The Road goes ever on and on; Down from the door where it began;
Now far ahead the Road has gone; And I must follow, if I can;
Pursuing it with eager feet; Until it joins some larger way;
Where many paths and errands met; And whither then? I cannot say.

[JRR Tolkien, Lord of the Rings]

Friday, 24 August 2007

LEJOG Planning (Part 2.2)

Once suitable campsites were located, the next trial was to plot the route between them.

The main difficulty here was not related to the problems with Anquet Mapping about which I have ranted previously; the main difficulty here is more to do, I think, with being blonde and female. Both traits mean that I get disorientated easily. With the very small portion of map that’s visible on the screen when you’ve got it blown up to 250% (the size needed in order accurately to plot the route), and with the task of trying to join footpaths and small road sections into a workable route, it’s all too easy to lose the bigger picture. Much time has been spent zooming out to 75% to see the big picture and zooming back in to 250% to do the plotting – only then to forget which paths I had intended to plot or missing the village that I was heading for, such that I then had to zoom back out again… and so it went on.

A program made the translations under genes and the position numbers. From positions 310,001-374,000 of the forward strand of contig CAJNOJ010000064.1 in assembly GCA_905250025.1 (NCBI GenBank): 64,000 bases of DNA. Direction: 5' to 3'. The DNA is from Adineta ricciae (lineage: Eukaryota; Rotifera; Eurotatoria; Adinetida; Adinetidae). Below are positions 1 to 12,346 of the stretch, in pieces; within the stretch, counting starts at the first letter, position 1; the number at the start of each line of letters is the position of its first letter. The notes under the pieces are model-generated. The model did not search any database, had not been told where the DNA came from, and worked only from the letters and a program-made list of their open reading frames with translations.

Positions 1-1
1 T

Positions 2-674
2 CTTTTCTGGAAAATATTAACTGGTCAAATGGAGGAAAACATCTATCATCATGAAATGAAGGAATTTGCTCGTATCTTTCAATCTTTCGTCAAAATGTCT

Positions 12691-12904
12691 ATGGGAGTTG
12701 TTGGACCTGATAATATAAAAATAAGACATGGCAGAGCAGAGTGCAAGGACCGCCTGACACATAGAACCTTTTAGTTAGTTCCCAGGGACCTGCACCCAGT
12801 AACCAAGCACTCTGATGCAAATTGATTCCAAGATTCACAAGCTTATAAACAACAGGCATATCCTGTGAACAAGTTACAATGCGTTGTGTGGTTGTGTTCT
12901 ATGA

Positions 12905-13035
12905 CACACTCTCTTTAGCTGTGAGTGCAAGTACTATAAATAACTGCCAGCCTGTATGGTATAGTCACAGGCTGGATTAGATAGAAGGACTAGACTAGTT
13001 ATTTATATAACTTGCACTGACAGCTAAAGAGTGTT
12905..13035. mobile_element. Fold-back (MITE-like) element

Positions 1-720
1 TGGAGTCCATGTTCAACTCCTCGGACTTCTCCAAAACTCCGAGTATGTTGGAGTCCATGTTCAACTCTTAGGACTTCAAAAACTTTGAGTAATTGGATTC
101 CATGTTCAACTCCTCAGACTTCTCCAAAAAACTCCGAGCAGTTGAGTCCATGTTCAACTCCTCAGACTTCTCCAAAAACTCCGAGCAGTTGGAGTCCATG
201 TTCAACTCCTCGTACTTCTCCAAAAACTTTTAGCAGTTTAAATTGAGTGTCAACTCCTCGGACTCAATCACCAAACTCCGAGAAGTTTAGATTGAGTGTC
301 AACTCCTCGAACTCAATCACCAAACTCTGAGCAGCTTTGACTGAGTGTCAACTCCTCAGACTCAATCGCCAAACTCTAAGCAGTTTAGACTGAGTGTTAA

As I had fully expected, the easiest parts of the route to plan have been the Offa’s Dyke Path and the Pennine Way. Following the ‘Long Distance Path’ pink diamonds on the small section of map that’s visible on a 17” computer screen at 250% magnification is a lot easier than trying to make up your own route (although I did once or twice accidentally wander off route as two LDPs crossed each other).

Accommodation is also a bit easier to find on these routes, although a significant amount of searching was still required to hunt out places to camp on the ODP.

1 comment:

  1. A sixty inch monitor would come in handy here, or perhaps a 1:50k OS map?

    I'll get my coat...